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Thread: CPU Upgrade




  1. #1
    Join Date
    May 2003
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    What do I have to do to upgrade my CPU? Looked up the MoBo specs. Is it just a matter of replacing the old with the new?

  2. #2
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    Feb 2003
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    Yes, well there is Intel and AMD. You have an Intel chip if you have a pentium, and you have an AMD if you have an Athlon XP brand chip. (Also popular CPU's are celerons=intel duron=AMD) A CPU upgrade is simple, you just order the processor, and slip it in the ZIF slot, put some thermal compound on the HSF, and slap that baby back on, and your rollin No drivers, or anything like that. Simply rip off heatsink, slap in, slam down heatsink, (Repair broken board after slamming, and slapping ;) ) and your done. Obviously if you have a board made for Intel chips you can only run that type of processor. Same go's for boards designed for Athlons, and durons, etc.
    Box:
    [Mobo] Asus A7N8X w/ Modified 1003 Uber BIOS w/ Custom Boot logo
    [CPU] Athlon XP 2200+ Thoroughbred
    [Memory] 512 Samsung PC3200 DDR400 w/ Copper Heatsink(s)
    [Video Card] Geforce 3 ti200 128 DDR Special Gold Edition

    Cooling
    [Case] All aluminum Skyhawk case w/ custom cut blowhole
    [HSF] Volcano 11 Xaser Edition
    [Northbridge] ThermalTake Crystal Orb
    [Southbridge] Aluminum Northbridge heatsink attatched

    Operating System:
    [OS] Windows XP Pro w/ SP1

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  3. #3
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    Nov 2001
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    Yes, but you'll want to make sure that you have a good thermal interface material (aka GOOP) on hand to help the HSF transfer the heat when you remount it.

    After the change, the motherboard should automatically detect the new processor. Some of the older motherboards may not do this straight off and you will have to reset the CMOS by whatever means applies to your particular board.
    Old age and treachery will overcome youth and skill
    My Toys

  4. #4
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    Quote Originally Posted by XBoy
    Yes, well there is Intel and AMD. You have an Intel chip if you have a pentium, and you have an AMD if you have an Athlon XP brand chip. (Also popular CPU's are celerons=intel duron=AMD) A CPU upgrade is simple, you just order the processor, and slip it in the ZIF slot, put some thermal compound on the HSF, and slap that baby back on, and your rollin No drivers, or anything like that. Simply rip off heatsink, slap in, slam down heatsink, (Repair broken board after slamming, and slapping ;) ) and your done. Obviously if you have a board made for Intel chips you can only run that type of processor. Same go's for boards designed for Athlons, and durons, etc.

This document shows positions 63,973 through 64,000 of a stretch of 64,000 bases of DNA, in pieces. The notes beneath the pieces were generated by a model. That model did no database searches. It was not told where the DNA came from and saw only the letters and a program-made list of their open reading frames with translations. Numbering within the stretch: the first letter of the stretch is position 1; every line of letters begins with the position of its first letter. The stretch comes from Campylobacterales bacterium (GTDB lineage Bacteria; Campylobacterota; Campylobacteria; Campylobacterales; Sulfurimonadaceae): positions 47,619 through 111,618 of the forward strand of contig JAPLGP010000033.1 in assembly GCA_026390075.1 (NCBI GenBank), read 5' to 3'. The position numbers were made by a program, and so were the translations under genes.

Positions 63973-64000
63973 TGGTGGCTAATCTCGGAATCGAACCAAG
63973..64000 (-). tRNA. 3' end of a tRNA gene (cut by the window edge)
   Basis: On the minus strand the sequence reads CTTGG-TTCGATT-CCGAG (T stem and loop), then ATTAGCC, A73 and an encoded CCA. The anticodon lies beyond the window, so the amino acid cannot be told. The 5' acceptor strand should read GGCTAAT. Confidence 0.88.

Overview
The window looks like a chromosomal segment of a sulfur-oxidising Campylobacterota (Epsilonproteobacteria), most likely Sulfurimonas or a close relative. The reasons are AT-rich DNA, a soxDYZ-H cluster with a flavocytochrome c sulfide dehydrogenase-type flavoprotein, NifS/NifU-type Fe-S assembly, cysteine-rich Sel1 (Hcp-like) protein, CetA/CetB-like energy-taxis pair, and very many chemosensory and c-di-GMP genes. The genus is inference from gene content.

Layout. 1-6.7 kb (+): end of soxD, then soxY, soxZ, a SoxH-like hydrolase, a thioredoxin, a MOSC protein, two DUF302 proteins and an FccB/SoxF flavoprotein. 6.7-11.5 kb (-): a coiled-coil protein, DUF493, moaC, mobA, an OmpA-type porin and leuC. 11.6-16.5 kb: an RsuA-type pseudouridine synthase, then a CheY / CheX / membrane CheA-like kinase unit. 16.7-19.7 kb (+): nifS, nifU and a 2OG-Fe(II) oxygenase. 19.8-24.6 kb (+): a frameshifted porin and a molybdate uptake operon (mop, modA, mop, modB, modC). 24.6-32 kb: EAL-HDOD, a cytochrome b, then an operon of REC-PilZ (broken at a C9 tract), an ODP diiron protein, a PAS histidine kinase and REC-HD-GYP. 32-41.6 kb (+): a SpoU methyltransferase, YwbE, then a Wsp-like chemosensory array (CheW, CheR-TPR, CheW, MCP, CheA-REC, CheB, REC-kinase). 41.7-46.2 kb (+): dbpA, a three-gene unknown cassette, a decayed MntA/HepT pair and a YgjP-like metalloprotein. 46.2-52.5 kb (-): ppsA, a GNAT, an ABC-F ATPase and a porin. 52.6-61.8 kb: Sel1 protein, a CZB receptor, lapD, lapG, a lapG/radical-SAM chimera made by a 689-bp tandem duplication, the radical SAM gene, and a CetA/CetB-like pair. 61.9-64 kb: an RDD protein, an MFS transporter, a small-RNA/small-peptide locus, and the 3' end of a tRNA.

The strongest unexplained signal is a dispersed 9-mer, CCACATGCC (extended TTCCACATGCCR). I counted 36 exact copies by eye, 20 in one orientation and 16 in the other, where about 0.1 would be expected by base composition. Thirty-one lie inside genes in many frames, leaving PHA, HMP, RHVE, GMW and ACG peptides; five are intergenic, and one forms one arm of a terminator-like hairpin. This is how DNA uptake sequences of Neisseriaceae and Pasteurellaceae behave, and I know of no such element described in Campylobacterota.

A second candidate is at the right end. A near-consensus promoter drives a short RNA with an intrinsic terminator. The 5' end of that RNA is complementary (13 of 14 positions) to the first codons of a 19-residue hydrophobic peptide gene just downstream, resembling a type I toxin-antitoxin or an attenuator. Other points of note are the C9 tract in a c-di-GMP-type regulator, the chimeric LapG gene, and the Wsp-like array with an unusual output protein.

pssst...
    The posting in the "INTEL" forum is a clue. ;)
    Old age and treachery will overcome youth and skill
    My Toys

  5. #5
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    If you have Windows XP you may have to re-activate it.

  6. #6
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    May 2003
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    Thanks for the help. And yes, I do have a Pentium. In the meantime had someone tell me to remove my cpu in Hardware Manager?? Anything to that?

  7. #7
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    Jul 2002
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    Hopefully you're not trying to upgrade from a PIII (or older) to a P4. That wont work. Also, when the P4's first came out the socket was a 423 pin, but they changed to 478 pin and have kept it there ever since. So, if you have a 478 pin great. If not then start over with a new mobo and all. :)
    :-(

  8. #8
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    May 2003
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    I currently have a Pentium-III 933 in an Intel D815EPEA2 mobo. I want to upgrade this without having to buy a mobo and RAM if possible. The only upgrade that I can see in the P-III family is the 1.26mhz with 512k cache (Tualatin).

    Would this be a good move for about a year? Or should I just bite the bullet and go for a P4 system, probably a 2.66 mhz?

    Thanx in advance for any and all suggestions.

    John ;)

  9. #9
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    I'd go ahead and make the P4 purchase. There is a good deal of difference between the two performance-wise and the use of DDR memory makes that difference stand out even more. :)
    Old age and treachery will overcome youth and skill
    My Toys

  10. #10
    Join Date
    May 2003
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    I was afraid of that. But you are probably right as it generally makes little sense to invest in obsolete technology.

    If I go Intel P4, any specific recommendations as to mobo and P4 model? Price is a consideration so what do you think of a P4 2.4 or 2.6? I place reliability 1st, performance second. I do limited gaming so astronomical frame rates are not an issue. Aside from the usual web and e-mail stuff, my primary uses are Office 2000 (Word, Excel) and development in FileMaker Pro.

    Since price is a consideration for me, should I be looking at the AMD side as well as Intel?

    Thanx,

    John :cheers:

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